Clicking and Streaming: Netflix Original Series 'Bloodline' brings Faulknerian modernism to television

City Paper

So many people called "The Wire" Dickensian that David Simon incorporated a joke about it into the show’s final season. And, although Simon’s show could equally well be termed Balzacian, Zolaesque, or even Goncourtian, the point holds: "The Wire" covers a vast swath of the world’s social strata and exposes many of its ills through well-constructed drama.

In fact, much of the great television of the this so-called "golden age" has been rooted in 19th-century naturalism (or the mid-20th-century noir or sci-fi that tweaked its formula). Recently however, we’ve taken the turn into modernism, specifically that noirish gothic family drama modernism of Faulkner. First there was "True Detective," which used a Faulknerian temporal structure to show not only that "the past is not past," but that in fact "time is a flat circle." But, in the end, that show was more Dostoevskian than it was Faulknerian, with its mystical cop structure and big theological buddy-flickness.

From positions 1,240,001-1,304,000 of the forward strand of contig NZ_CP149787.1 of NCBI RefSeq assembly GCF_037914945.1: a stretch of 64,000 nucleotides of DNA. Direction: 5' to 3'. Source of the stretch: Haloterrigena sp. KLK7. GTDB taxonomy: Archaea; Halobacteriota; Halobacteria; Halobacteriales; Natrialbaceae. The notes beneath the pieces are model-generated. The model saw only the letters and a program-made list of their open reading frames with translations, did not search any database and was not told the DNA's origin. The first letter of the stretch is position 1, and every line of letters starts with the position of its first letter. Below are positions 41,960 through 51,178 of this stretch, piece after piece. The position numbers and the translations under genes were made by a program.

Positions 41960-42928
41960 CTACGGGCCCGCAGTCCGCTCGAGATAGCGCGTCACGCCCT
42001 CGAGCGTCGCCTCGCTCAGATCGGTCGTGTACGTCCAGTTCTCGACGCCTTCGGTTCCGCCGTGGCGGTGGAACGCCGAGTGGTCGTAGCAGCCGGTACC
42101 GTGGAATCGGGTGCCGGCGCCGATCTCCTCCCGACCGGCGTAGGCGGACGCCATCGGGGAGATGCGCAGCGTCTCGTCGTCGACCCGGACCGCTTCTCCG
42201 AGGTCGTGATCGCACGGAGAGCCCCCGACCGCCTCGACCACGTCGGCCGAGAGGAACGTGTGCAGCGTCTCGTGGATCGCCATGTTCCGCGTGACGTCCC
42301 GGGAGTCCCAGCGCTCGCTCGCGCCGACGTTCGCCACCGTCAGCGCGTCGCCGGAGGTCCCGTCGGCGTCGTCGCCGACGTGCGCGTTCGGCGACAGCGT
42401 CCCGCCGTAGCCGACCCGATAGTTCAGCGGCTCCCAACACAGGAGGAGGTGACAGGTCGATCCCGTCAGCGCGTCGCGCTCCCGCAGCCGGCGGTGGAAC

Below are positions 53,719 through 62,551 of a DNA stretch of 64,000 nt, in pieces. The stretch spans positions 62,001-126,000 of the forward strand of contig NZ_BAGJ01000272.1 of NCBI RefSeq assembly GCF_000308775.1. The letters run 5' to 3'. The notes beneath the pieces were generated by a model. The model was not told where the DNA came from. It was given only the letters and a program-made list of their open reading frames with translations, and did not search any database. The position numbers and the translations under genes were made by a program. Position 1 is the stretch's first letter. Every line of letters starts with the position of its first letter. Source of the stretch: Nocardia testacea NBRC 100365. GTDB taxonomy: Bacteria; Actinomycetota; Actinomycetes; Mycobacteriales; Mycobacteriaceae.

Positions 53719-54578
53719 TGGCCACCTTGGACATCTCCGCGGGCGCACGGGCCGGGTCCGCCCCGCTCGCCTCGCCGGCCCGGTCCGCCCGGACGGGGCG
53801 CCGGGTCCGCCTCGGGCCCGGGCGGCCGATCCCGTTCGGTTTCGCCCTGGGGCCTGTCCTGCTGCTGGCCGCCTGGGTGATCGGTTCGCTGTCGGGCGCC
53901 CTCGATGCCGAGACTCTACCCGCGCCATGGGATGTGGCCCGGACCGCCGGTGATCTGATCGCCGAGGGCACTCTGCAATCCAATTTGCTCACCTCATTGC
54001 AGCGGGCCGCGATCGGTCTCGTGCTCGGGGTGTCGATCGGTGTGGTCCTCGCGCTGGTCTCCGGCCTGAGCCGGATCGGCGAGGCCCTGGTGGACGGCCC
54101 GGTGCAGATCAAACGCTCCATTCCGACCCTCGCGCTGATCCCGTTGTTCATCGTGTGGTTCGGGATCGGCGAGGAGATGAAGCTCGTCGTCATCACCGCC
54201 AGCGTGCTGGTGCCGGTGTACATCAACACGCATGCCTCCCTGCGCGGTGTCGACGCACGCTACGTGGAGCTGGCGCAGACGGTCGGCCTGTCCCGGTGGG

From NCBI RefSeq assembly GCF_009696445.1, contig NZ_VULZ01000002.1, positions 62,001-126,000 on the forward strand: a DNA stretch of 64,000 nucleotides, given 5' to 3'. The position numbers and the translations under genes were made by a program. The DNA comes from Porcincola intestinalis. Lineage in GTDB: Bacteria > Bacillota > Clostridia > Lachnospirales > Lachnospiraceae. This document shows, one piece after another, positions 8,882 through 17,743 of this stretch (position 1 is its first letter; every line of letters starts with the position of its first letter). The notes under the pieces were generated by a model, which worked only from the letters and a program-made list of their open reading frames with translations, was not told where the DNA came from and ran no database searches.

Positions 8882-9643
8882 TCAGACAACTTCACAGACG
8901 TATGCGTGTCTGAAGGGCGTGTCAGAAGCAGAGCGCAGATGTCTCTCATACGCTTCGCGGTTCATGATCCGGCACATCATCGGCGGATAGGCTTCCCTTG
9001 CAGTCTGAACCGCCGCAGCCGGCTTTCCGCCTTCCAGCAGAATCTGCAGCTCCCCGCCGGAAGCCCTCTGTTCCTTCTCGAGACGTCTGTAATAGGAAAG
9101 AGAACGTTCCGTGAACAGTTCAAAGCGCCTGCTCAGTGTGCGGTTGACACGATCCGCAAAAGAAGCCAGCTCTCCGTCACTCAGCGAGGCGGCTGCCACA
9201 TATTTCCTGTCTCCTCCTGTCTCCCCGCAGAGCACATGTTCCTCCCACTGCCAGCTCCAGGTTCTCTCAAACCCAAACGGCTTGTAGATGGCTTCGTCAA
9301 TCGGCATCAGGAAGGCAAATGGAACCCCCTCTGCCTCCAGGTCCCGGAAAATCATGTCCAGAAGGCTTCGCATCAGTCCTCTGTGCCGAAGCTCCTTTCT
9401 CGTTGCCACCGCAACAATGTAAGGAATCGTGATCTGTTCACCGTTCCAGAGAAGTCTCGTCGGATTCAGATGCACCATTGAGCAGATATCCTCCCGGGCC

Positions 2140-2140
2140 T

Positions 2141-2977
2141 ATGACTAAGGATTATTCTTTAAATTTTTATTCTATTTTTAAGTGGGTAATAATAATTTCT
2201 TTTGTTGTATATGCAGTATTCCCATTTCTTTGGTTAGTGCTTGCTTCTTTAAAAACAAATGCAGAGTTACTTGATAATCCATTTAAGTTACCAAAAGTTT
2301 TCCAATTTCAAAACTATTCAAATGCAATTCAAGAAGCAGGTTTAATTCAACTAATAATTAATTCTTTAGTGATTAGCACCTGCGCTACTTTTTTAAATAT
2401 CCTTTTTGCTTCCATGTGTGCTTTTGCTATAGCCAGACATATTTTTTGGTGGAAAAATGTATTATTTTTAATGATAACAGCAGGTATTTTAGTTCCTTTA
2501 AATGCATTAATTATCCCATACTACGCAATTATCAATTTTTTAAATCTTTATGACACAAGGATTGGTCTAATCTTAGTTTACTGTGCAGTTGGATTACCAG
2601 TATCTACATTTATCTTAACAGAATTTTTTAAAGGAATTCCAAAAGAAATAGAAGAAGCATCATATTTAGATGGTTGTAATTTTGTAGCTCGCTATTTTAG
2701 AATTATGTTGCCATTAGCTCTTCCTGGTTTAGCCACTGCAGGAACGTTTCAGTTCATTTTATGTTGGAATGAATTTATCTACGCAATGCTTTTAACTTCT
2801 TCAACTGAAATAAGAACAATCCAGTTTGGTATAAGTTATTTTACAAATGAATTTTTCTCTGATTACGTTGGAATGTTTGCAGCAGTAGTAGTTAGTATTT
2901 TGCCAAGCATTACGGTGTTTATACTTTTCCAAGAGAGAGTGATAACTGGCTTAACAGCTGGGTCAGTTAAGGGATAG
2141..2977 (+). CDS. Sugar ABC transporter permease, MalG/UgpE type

"Bloodline," on the other hand, is the first truly Faulknerian television show, which focuses on the way a family can never escape either its past or its place. The place is a resort hotel in the spectacularly beautiful Florida Keys and the family is the Rayburns, who have owned it for 45 years when the show begins. The father (Sam Shepard) and the mother (Sissy Spacek) built the place up out of nothing and are about to be honored by the town. They have three children who live in town—one is a cop ("Friday Night Lights'" Kyle Chandler), another (Norbert Leo Butz) runs a marina, and a third (Linda Cardellini from "Freaks and Geeks") is the family’s lawyer.

The show begins as the fourth and oldest child Danny (the horrifyingly charming Ben Mendelsohn) returns to town after disappointing his parents and siblings for many years. There’s another child, alluded to early on, and the plot swirls around the repercussions of what happened to her—and Danny—decades earlier. The show starts slow but builds into a sound and a fury that ends up signifying quite a lot, as it embraces a dirty-South lyricism of such Faulkner acolytes as Larry Brown (his novel "Father and Son" particularly comes to mind). When the crime element of the plot begins to pick up speed and endows Danny with a naturalistically Luciferian quality as the other three siblings come together to figure out how to deal with his presence—and their own pasts.

Netflix rolled out this show—with its impeccable casting—without much fanfare, though it is a far better show than the more widely touted "House of Cards." But the lack of hoopla also suits the show. It is a slow burn that is allowed to pick its own pace and slowly seduces the audience into its deceptive and beautiful rhythm.

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